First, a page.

NY Times Story on Comey Contains Critical Nugget About Trump/Russia

The NY Times released a story yesterday that shines a big light on FBI Director, James Comey. It provides more fodder for Hillary Clinton supporters to blame him for her loss to Donald Trump and will likely set off an internal investigation because of the leaks provided to NY Times reporters.


The report isn’t necessarily kind to Hillary Clinton so her supporters shouldn’t thump their chests too much. One aspect of the investigation still revolves around intent:

They knew it would not be enough to prove that Mrs. Clinton was sloppy or careless. To bring charges, they needed evidence that she knowingly received classified information or set up her server for that purpose.

Of course, we do know that Hillary Clinton received emails with classified information despite saying she never did. Comey gave cover to Hillary, saying she wasn’t “sophisticated” enough to understand some of the markings. In other words, “She was too stupid to know.”

There is a small paragraph buried in the report that is quite eye-opening because it throws some cold water on the idea that the Obama administration engaged in dirty tricks using the intelligence community as their resource.

Mr. Comey made those decisions with the supreme self-confidence of a former prosecutor who, in a distinguished career, has cultivated a reputation for what supporters see as fierce independence, and detractors view as media-savvy arrogance.

The Times found that this go-it-alone strategy was shaped by his distrust of senior officials at the Justice Department, who he and other F.B.I. officials felt had provided Mrs. Clinton with political cover. The distrust extended to his boss, Loretta E. Lynch, the attorney general, who Mr. Comey believed had subtly helped downplay the Clinton investigation.

His misgivings were only fueled by the discovery last year of a document written by a Democratic operative that seemed — at least in the eyes of Mr. Comey and his aides — to raise questions about her independence. In a bizarre example of how tangled the F.B.I. investigations had become, the document had been stolen by Russian hackers.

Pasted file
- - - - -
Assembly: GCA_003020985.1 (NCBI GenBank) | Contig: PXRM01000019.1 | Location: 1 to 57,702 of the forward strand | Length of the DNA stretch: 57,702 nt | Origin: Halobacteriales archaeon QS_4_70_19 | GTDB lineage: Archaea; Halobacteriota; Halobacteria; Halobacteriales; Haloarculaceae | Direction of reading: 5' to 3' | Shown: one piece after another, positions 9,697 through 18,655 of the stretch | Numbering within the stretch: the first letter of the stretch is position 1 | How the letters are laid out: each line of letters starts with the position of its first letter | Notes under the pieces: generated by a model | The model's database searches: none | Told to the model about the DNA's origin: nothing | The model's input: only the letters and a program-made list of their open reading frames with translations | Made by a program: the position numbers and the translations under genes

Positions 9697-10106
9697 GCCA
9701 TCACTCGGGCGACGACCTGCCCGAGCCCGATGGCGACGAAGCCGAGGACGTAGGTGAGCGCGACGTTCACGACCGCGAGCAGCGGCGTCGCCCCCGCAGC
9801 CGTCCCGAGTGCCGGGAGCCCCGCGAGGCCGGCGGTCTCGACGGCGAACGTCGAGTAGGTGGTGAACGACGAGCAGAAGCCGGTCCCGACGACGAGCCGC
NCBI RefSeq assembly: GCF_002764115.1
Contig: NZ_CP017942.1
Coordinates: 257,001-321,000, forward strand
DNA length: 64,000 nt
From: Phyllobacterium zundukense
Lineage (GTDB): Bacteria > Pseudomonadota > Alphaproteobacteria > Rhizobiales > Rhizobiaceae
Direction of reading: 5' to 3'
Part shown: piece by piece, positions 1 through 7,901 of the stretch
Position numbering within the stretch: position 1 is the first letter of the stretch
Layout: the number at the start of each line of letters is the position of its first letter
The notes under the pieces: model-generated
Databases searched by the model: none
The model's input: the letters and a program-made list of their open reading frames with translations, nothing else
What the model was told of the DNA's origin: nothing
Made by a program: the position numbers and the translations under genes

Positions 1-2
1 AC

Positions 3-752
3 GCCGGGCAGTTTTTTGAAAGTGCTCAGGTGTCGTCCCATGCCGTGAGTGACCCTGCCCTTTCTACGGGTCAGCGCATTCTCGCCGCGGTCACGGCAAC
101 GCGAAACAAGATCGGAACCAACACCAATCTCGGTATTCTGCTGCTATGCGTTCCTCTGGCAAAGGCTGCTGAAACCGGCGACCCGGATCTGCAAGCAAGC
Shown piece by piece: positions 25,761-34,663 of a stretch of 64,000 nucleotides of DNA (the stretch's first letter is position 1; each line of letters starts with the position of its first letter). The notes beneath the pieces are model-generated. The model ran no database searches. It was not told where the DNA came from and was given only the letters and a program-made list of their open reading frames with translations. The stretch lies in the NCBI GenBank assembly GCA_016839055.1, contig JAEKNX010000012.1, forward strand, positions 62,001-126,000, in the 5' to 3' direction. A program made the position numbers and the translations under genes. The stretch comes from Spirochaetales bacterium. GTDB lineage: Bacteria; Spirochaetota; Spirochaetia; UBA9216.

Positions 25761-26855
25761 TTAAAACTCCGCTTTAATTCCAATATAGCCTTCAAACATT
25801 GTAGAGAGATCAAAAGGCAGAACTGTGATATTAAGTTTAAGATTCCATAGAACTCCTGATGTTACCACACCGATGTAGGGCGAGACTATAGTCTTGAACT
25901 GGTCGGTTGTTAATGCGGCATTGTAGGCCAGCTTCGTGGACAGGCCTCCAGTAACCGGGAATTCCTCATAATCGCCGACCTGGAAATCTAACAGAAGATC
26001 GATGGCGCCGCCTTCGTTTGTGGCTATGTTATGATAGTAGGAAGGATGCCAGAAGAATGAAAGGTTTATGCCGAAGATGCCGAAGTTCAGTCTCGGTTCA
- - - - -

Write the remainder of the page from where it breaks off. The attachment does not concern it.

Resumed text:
The examination also showed that at one point, President Obama himself was reluctant to disclose the suspected Russian influence in the election last summer, for fear his administration would be accused of meddling.


Emphasis mine.

The point about President Obama blows a big hole in the entire “Obama spied on Trump” narrative people are using to lend weight to President Trump’s absurd Twitter accusation from March about Obama “tapping” his phones in Trump Tower.

Remember, President Obama didn’t confirm Russian involvement in the election through hacking of the DNC until December 2016. If the supposed intent of the Obama administration was to harm the incoming Trump administration through the use of the intelligence community, wouldn’t it have been far more damaging to disclose the Russian influence before the election?

If anything, Hillary’s people are going to be furious President Obama didn’t “meddle” with a bullhorn to help her campaign. In fact, President Obama stopped Comey from acknowledging the investigation into Russian influence was taking place:

As the F.B.I. plunged deeper into that investigation, Mr. Comey became convinced that the American public needed to understand the scope of the foreign interference and be “inoculated” against it.

He proposed writing an op-ed piece to appear in The Times or The Washington Post, and showed a draft that his staff prepared to give to the White House. The article did not mention the investigation of the Trump campaign, but it laid out how Russia was trying to undermine the vote.

The president replied that going public would play right into Russia’s hands by sowing doubts about the election’s legitimacy. Mr. Trump was already saying the system was “rigged,” and if the Obama administration accused Russia of interference, Republicans could accuse the White House of stoking national security fears to help Mrs. Clinton.

Mr. Comey argued that he had unique credibility to call out the Russians and avoid that criticism. After all, he said, he had just chastised Mrs. Clinton at his news conference.

The White House decided it would be odd for Mr. Comey to make such an accusation on his own, in a newspaper, before American security agencies had produced a formal intelligence assessment. The op-ed idea was quashed. When the administration had something to say about Russia, it would do so in one voice, through the proper channels.


It bears repeating: The Obama administration could have done far more harm to the Trump campaign in the summer and fall of 2016 if they chose to do so. It didn’t require them to unmask people in classified reports, and while Susan Rice is clearly not the brightest of bulbs, it seems likely the consternation over her unmasking requests is likely overblown.


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